The third stage of delivery is sometimes called “afterbirth.” After your baby is born, the placenta is no longer needed so it will begin to separate from your uterus. Usually within 30 minutes after delivery, your placenta is completely separated and your provider will remove it. You may notice some mild contractions, but they’re much less intense than your labor contractions.
After the placenta is delivered, your provider will massage your uterus to make it contract, which helps to close the blood vessels where the placenta was attached, and to reduce your blood loss. Through your IV or by injection, you may be given a medicine called pitocin, or oxytocin, to help keep your uterus contracted to reduce blood loss. Your provider will check your placenta to make sure that it’s completely separated from your uterus. This is important because if any placenta remains in your uterus, it can cause further bleeding and possible infection.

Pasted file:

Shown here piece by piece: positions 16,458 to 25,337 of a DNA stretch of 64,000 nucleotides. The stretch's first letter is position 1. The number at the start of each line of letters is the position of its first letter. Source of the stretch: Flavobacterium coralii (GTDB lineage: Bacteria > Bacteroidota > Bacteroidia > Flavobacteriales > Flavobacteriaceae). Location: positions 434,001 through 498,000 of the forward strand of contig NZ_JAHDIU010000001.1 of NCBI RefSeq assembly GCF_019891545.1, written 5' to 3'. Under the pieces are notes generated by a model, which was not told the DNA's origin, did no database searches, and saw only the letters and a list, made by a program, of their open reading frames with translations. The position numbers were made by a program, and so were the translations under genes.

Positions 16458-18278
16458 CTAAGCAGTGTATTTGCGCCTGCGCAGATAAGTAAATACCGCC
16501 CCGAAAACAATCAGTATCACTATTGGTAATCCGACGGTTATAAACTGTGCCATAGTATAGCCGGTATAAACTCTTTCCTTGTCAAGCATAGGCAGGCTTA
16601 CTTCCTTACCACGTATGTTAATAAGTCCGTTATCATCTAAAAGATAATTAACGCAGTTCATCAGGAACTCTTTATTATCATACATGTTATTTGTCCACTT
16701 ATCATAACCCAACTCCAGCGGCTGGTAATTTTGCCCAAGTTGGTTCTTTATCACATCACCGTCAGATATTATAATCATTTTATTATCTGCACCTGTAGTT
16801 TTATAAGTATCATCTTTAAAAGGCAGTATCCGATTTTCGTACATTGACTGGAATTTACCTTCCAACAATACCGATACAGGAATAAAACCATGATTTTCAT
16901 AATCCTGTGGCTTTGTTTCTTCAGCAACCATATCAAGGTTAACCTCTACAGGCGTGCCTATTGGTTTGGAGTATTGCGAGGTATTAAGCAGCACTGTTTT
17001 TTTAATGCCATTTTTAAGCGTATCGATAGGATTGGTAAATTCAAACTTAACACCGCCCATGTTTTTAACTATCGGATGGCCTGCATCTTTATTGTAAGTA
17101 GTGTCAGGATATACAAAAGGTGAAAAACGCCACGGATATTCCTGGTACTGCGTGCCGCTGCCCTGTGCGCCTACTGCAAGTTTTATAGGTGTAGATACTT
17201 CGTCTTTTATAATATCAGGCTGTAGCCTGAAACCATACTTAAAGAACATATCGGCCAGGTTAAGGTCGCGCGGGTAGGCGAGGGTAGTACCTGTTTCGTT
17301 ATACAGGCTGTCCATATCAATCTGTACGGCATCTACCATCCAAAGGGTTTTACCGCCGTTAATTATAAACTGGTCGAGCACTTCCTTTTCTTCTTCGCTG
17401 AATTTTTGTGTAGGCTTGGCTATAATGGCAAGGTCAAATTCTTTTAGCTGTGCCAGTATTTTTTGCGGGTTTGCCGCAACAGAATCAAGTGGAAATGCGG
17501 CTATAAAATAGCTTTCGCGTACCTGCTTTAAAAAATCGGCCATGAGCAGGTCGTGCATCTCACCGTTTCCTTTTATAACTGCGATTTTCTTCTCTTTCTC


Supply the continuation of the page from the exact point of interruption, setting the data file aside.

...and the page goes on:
The last part of your delivery is when your provider checks your cervix, vagina, and perineum. If you had an episiotomy or have torn during delivery, you’ll receive stitches at this time. The nurse will then help clean you up and help you with breastfeeding or anything else that you need.